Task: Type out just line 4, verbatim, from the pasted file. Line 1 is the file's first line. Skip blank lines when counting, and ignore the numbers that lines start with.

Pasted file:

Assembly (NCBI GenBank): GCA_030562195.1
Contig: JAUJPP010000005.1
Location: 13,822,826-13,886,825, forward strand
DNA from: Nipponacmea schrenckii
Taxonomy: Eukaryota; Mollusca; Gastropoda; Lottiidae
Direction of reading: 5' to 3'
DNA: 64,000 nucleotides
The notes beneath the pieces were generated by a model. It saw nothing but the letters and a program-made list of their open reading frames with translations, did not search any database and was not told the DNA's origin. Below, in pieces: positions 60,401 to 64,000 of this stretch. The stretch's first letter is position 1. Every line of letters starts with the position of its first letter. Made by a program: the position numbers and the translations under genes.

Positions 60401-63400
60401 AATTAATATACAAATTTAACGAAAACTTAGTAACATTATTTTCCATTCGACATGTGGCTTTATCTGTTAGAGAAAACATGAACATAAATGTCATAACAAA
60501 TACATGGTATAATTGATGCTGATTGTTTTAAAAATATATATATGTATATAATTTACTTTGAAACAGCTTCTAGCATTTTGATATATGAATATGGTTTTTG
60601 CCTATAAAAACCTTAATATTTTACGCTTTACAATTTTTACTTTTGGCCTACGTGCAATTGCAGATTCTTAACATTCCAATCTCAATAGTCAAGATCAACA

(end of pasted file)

DNA from: Nipponacmea schrenckii